‘A Dining Room of Hope’

Aaron’s House event raises awareness, funds to help individuals living with bipolar disorder and depression and their families.

BY JENISE GRIFFIN
FLORIDA COURIER

TAMPA – Pamela Robinson paused at each table in the large waterfront dining room and offered a warm smile and heartfelt greetings to the many friends, family members and supporters who had gathered to raise funds for Aaron’s House, a foundation started in memory of Aaron, her only son.

Pamela Robinson (wearing white dress) is surrounded by her family after the program at the Rusty Pelican.

While the atmosphere in that dining room was lovely, light and inviting, the subject was heavy. A taboo subject for many. A topic often ignored.

That Tampa dining room was filled with people who knew Pamela Robinson’s pain and sorrow.

Some had walked with her. Family and friends knew of the sleepless nights, the agony she had lived through. A mother with a broken heart.

Aaron Keith Robinson died on Aug. 4, 2014, from an accidental gunshot wound after what’s referred to as a psychotic episode. Thirteen years earlier, he had been diagnosed with bipolar disorder.

Top: At the May 7 event, Johnny Crowder encourages people to be vocal about mental illness.
Bottom left: Aaron Robinson attends his sister’s swearing-in ceremony as an attorney with mom, Pamela.
Bottom right: Kenneth Gant, who played for the Dallas Cowboys and Tampa Bay Bucs, talks about his depression.
(PHOTOS COURTESY OF AARON’S HOUSE)

The National Alliance on Mental Illness describes bipolar disorder as a chronic mental illness that causes dramatic shifts in a person’s mood, energy and ability to think clearly. People with bipolar have high and low moods, known as mania and depression, which differ from the typical ups and downs most people experience.

A safe haven
The May 7 dinner and program at Tampa’s Rusty Pelican restaurant, titled “A Dining Room of Hope,” was a fundraiser for Aaron’s House, called a safe haven for parents and caregivers of loved ones living with bipolar and depression.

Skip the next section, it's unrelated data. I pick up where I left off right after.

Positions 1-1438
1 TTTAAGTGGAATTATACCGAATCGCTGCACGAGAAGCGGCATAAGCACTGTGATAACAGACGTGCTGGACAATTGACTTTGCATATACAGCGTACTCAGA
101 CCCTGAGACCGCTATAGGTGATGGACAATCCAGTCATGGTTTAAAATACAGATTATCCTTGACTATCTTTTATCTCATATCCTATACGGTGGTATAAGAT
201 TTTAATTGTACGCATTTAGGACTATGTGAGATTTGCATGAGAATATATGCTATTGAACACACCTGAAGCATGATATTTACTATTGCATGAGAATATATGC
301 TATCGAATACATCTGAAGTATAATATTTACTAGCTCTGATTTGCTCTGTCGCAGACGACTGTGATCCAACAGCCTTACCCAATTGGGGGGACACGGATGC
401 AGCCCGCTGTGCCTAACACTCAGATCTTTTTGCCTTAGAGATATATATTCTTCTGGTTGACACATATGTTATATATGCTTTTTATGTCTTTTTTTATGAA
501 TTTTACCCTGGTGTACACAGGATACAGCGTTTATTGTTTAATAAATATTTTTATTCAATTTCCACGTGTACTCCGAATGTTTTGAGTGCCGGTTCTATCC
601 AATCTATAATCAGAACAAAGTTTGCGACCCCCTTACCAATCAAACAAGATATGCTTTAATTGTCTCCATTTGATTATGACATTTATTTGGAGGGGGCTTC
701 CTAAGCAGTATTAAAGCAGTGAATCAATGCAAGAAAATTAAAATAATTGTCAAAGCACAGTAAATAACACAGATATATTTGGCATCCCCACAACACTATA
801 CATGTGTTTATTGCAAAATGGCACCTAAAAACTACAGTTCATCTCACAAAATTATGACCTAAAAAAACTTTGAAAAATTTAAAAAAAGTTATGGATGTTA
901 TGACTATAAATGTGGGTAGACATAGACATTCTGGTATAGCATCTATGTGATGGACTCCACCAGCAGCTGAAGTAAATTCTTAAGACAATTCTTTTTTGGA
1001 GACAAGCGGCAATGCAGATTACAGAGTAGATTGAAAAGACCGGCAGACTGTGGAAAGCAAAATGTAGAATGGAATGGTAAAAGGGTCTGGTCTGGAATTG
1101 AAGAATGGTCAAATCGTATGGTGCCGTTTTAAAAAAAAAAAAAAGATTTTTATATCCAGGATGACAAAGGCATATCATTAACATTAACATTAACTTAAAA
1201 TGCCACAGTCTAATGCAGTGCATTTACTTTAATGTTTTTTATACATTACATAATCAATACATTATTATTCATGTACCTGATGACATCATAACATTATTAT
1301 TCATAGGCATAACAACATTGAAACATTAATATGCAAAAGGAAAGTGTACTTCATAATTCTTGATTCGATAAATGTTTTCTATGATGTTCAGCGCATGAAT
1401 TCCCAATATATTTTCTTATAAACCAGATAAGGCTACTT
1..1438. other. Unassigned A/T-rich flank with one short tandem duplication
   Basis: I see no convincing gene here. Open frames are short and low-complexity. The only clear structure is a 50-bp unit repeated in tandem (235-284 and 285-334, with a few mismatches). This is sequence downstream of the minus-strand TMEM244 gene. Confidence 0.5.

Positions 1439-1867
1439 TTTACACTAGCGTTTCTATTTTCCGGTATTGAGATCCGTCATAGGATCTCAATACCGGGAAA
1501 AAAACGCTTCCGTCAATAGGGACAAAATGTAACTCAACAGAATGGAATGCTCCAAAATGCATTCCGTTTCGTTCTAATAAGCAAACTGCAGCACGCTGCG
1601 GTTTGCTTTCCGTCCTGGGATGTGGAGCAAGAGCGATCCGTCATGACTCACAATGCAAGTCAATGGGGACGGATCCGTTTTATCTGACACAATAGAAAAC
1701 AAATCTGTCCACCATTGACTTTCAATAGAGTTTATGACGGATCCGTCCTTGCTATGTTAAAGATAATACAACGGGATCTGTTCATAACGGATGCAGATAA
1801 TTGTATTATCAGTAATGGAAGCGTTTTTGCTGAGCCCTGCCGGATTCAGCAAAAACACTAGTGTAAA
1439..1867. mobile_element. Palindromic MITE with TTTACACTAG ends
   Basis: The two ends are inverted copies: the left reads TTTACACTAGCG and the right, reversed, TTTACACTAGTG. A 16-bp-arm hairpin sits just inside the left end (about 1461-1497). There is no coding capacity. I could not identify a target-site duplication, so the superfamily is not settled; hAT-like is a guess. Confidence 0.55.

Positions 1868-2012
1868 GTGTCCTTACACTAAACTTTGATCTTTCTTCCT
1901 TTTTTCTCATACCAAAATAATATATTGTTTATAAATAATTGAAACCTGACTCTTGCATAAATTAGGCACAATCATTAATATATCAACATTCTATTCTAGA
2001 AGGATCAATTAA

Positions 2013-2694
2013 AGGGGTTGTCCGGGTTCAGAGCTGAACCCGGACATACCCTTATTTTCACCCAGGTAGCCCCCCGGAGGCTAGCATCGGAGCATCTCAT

Held during Mental Health Awareness Month, it provided valuable facts to attendees on living with a mental illness, recovery, stigma and advocacy.

Robinson, a Tampa Bay-based attorney, launched Aaron’s House in 2015 to advocate for individuals diagnosed with bipolar disorder or depression and their families by providing resources and support. She runs it with the help of a seven-member board of directors.

The non-profit organization provides temporary housing for families and members who need to get a short respite. Aaron’s House also has peer and family support groups as well as other support services.

“When people come to the group sessions, they are able to get a sense of community and see firsthand that they are not alone in their situation. That has such a positive and lasting impact that even if they come one time, it sticks with them,” Robinson told the Florida Courier.

‘A place of hope’
Robinson recalls the support groups she attended while Aaron was alive.

“I still remember them to this day. It is my hope that Aaron’s House blesses other people in the same way.

“‘Because we live, he lives’ is written on his tombstone, and I believe that sharing his story and helping others in similar situations is something Aaron would do.

“He loved his family and friends very much, and he would be proud to know that Aaron’s House looks out for the family members and caregivers of people living with bipolar,’’ Robinson continued. “It empowers family members so that they do not have to live in silence, shame, or stigmatization. It is a place of hope.

“Aaron always had friends at his house – it was the hangout spot. Aaron’s House aims to draw people into a comfortable environment where they can feel supported.’’

Diagnosed at 19